A couple of other ideas. To get your proofed dough balls off the surface, use a pastry knive -- a rectangular tool with a handle. That's a must have.

Also, flip the ball over so that the underside is up and becomes the top of the pizza. It is nice and fresh, and doesn't have a skin from air contact. With the soft dough, I end up doing a lot of the shaping on the work surface. Before I found the Caputo flour I did a lot more handling in the air.

Have you experiemented using dough with and without olive oil. I have heard the Italian flour described as being silky, and not needing the oil, where it is more necessary with US flour.

Practice, practice. It's a tough job. :)


DavidK 01-05-2006 09:15 AM

OK, practice I will! I do have a dough knife and use it but because I did my proofing on pans, it's hard to get underneath. I may do everything on my granite counters this time.

As for moist, I definitely did one too moist and that was apparent :rolleyes: Both batches used olive oil, so for this round, I will leave it out.

So the falling apart isn't that unusual. Gosh, and here I was planning on tossing them... OK, well, I guess I'll just play with it more. I suppose you can't have instant perfection...

Thanks again!

james 01-05-2006 09:32 AM

Try erring on the dry side and seeing if you can toss it. It's fun, and the kids love it.

I make two separate batches all the time, just to see how they behave differently. You can always use the extra dough to make a foccaccia or schiacciata and eat it for lunch the next day.

You can bake those in a pan with a lot of olive oli -- both on top when you are proofing, then after it comes out of the oven.


helenb 01-05-2006 02:59 PM

Hi James,

Can you please give some tips on tossing - I haven't tried that yet! I am having a pizza party tonight and will, for the first time, use my home grown basil and tomatoes!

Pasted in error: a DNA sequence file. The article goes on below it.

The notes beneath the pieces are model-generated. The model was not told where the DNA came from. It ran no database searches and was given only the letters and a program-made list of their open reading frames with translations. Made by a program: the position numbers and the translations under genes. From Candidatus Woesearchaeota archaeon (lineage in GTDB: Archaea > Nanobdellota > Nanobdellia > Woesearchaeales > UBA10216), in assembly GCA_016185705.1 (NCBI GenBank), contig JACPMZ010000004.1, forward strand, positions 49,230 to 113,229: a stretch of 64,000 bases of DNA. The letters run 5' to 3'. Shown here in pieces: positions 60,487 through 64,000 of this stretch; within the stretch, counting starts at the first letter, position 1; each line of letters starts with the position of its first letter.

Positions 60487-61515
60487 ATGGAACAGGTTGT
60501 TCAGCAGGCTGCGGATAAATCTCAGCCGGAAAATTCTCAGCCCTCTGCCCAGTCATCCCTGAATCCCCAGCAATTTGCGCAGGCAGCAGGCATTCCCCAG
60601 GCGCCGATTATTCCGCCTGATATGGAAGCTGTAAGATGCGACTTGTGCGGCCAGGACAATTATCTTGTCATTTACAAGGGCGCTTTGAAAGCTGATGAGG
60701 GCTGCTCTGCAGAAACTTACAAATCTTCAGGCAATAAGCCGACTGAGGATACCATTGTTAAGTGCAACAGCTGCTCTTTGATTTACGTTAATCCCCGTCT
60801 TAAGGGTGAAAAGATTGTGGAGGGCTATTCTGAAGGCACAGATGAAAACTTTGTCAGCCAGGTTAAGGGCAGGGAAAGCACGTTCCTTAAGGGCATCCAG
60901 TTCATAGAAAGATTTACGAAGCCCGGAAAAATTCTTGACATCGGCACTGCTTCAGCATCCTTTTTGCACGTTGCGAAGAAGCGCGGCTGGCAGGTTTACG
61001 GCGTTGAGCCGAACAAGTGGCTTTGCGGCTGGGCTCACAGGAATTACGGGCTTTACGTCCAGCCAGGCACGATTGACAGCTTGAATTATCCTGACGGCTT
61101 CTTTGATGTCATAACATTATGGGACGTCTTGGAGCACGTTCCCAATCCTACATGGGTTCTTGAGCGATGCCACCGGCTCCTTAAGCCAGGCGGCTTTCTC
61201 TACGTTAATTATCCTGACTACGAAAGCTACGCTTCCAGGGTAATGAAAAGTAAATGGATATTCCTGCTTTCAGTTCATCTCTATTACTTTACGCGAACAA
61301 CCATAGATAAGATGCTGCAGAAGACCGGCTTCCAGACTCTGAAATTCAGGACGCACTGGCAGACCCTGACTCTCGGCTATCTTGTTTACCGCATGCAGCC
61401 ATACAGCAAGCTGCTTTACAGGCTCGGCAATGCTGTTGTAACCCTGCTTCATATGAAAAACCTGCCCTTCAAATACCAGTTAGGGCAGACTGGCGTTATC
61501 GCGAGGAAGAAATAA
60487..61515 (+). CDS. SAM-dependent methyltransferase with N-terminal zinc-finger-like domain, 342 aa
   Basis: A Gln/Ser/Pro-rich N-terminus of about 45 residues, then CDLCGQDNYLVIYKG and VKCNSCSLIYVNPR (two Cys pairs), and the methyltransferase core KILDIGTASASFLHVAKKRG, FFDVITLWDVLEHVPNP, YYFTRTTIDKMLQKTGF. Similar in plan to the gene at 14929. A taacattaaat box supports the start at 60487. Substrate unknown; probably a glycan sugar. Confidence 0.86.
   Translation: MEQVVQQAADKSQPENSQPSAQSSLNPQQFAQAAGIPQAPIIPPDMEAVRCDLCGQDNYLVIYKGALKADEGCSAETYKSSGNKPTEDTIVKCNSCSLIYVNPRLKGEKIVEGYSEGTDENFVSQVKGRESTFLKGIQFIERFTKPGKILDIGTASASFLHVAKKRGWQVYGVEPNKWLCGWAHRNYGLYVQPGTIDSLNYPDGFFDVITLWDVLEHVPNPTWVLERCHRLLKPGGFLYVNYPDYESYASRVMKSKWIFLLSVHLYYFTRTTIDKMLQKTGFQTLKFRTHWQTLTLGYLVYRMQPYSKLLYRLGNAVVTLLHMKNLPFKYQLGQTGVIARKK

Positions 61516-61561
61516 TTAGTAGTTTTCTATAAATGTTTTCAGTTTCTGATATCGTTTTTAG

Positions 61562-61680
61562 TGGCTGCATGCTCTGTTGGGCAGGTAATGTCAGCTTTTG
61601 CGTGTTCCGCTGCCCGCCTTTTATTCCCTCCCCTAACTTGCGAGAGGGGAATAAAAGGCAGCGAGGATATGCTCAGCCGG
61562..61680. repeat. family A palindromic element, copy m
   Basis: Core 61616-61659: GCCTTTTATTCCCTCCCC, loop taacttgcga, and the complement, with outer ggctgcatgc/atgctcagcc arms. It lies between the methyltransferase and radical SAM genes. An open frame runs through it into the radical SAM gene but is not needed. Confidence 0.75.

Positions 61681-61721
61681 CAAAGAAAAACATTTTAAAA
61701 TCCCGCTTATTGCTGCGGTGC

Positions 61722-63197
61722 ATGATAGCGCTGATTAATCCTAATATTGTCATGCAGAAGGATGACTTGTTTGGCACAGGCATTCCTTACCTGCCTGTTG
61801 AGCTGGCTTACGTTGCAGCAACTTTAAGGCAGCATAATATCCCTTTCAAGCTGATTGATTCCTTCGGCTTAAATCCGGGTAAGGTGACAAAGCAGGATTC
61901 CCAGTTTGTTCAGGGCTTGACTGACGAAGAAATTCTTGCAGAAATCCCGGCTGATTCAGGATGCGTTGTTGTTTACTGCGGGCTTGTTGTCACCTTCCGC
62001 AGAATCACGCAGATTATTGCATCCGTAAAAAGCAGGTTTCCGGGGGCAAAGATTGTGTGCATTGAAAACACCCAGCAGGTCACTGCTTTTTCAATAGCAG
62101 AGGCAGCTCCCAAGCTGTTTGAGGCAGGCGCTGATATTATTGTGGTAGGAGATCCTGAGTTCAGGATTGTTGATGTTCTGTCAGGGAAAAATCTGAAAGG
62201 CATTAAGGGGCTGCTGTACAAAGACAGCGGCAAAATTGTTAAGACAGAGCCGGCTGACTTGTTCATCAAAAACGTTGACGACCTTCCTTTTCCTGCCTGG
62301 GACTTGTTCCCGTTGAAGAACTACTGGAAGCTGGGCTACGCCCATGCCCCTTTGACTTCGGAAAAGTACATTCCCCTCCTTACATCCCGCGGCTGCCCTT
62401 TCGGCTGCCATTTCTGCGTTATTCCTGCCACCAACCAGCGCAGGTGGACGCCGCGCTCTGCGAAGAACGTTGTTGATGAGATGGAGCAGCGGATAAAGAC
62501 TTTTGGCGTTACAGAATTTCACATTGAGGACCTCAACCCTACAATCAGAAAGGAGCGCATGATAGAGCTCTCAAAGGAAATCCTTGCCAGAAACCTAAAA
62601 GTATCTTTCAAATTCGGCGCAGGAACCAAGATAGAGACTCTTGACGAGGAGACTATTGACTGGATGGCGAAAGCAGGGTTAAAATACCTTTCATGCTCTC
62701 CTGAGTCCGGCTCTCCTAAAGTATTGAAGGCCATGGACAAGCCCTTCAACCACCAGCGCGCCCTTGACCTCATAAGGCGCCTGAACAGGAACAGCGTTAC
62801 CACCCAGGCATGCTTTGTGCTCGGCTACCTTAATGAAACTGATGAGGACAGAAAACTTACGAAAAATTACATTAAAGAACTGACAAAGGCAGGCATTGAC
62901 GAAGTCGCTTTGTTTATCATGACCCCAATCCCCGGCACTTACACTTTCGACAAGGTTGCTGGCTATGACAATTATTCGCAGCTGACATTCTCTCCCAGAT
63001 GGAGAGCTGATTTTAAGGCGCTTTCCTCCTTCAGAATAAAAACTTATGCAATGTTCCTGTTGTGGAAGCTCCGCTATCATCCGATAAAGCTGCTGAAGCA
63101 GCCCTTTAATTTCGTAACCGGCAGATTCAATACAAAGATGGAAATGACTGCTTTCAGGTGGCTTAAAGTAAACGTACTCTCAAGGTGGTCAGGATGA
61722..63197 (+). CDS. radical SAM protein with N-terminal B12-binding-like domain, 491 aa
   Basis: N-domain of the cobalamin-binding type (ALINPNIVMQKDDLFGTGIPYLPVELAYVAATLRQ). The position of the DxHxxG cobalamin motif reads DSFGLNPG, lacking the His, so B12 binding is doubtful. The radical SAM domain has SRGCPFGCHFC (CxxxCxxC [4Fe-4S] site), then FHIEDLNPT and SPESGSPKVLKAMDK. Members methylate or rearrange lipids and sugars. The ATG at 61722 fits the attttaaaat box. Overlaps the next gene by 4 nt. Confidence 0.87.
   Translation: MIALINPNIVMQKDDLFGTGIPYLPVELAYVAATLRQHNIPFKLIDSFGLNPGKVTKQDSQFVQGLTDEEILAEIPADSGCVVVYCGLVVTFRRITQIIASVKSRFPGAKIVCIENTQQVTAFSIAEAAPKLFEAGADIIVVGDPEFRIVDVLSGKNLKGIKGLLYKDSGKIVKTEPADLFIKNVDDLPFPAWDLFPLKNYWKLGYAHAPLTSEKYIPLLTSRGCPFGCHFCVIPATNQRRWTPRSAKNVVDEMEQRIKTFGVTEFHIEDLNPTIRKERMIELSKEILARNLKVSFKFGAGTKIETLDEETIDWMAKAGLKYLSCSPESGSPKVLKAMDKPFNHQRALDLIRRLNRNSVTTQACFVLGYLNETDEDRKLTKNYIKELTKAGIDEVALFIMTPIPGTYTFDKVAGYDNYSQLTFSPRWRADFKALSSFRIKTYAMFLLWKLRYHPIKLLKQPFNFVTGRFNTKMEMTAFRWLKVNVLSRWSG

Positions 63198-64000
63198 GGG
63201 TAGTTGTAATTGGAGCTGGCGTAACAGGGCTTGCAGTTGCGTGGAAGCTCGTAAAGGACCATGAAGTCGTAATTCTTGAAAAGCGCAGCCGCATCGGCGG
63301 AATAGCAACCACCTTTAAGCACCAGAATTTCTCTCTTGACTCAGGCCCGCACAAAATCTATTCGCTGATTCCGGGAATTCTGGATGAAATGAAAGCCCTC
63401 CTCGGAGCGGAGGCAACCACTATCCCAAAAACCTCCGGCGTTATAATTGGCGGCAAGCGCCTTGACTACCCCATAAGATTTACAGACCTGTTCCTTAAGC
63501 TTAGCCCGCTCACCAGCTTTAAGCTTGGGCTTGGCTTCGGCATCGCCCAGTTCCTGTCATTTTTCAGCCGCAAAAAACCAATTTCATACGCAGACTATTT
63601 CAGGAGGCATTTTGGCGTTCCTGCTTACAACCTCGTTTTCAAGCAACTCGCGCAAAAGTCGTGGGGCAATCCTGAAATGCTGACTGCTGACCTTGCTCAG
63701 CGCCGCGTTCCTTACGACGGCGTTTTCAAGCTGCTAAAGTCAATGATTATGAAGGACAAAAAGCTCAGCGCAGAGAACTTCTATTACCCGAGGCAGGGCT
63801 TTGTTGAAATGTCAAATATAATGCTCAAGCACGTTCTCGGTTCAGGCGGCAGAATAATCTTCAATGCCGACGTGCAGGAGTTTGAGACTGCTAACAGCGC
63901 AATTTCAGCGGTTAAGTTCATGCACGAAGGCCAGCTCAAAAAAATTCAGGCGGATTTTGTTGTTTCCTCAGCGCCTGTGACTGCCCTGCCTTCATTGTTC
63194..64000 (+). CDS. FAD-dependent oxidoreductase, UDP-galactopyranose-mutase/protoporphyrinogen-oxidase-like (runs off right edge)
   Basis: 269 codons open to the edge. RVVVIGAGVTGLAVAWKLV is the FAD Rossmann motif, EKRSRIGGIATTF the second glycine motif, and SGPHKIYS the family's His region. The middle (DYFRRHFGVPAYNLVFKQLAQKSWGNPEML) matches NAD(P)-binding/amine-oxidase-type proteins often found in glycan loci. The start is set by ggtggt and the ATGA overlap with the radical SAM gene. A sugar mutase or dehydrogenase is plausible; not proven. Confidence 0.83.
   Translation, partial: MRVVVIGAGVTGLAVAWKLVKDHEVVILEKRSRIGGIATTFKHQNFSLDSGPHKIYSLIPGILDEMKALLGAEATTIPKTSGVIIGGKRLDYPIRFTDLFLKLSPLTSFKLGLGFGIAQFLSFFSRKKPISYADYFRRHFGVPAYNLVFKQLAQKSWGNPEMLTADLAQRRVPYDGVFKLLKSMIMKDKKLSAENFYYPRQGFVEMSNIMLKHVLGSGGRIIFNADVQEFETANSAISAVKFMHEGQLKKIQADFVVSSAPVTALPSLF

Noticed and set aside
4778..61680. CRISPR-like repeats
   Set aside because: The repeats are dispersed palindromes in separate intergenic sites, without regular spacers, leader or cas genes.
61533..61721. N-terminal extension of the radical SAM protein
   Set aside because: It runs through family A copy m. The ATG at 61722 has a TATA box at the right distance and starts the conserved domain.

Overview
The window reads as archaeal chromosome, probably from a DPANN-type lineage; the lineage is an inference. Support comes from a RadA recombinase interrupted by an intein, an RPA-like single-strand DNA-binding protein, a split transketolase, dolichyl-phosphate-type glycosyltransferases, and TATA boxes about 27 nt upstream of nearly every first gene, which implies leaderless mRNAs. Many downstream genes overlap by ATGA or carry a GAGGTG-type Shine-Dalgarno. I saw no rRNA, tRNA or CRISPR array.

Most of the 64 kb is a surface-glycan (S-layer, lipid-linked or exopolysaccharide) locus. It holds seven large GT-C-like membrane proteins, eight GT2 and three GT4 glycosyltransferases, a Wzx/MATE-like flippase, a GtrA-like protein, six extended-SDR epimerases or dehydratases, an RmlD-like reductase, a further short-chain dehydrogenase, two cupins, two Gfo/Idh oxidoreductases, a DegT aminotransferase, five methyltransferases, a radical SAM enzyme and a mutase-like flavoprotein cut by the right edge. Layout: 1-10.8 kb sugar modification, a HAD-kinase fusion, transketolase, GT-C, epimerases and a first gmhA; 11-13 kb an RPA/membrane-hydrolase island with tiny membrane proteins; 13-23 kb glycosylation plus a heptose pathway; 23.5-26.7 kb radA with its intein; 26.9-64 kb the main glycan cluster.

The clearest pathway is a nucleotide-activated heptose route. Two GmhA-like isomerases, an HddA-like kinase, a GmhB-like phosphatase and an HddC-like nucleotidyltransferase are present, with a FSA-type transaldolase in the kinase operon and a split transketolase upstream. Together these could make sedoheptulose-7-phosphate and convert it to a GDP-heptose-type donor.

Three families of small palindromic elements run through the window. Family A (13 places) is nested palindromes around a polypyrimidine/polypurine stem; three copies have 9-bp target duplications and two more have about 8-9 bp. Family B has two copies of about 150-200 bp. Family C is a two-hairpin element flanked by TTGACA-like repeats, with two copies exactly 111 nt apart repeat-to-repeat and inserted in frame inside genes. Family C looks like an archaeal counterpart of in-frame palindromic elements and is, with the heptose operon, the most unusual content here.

Robert Musa 01-05-2006 04:31 PM

#1 tip: mop the floor before you begin... :D

james 01-05-2006 04:44 PM

Hi Helen,

Fresh tomatoes and basil -- you are so lucky. All we can grow is mushrooms in the lawn.

First off, I have never had a real lesson on this from a pro. So take this with a grain of salt. I throw pizzas with the back of both hands. After working the dough ball out to 6"-8", I roll my fingers forward, lay the ball across the back of my hands, and really try to spin it horizontally. It's the spinning action that streches the dough. Two or three tosses, and you are done. You set it down, finish pushing out

I've seen a couple of different pizzaioli in Sorrento throw pizze vertically. They get it spinning like a wheel using their fingers. Tried it, but can't do it. One advantage to throwing is that you don't handle to dough as much, so it isn't as tough when you are done.

Have you seen this photo?

I think Mel saw Tony Gemignano, the American champion pizziaolo. I wonder what Tony would say... maybe we'll ask him.


DavidK 01-09-2006 06:49 AM

Left out the olive oil, hydrated carefully, used flour a bit more liberally, threw in some of Helen's manual dough abuse and voila! While the dough never left my hands, I was able to pull it out on the back of my hands into nice round pizzas. The dough was crispy, but still flaky inside! I even received my first (hopefully of many) "this is the best pizza's I've ever tasted" compliment! Thanks everyone for the input!

All times are GMT -7. The time now is 04:15 PM.

Powered by vBulletin® Copyright ©2000 - 2015, Jelsoft Enterprises Ltd.
Search Engine Friendly URLs by vBSEO 3.6.0
2006/10 Forno Bravo, LLC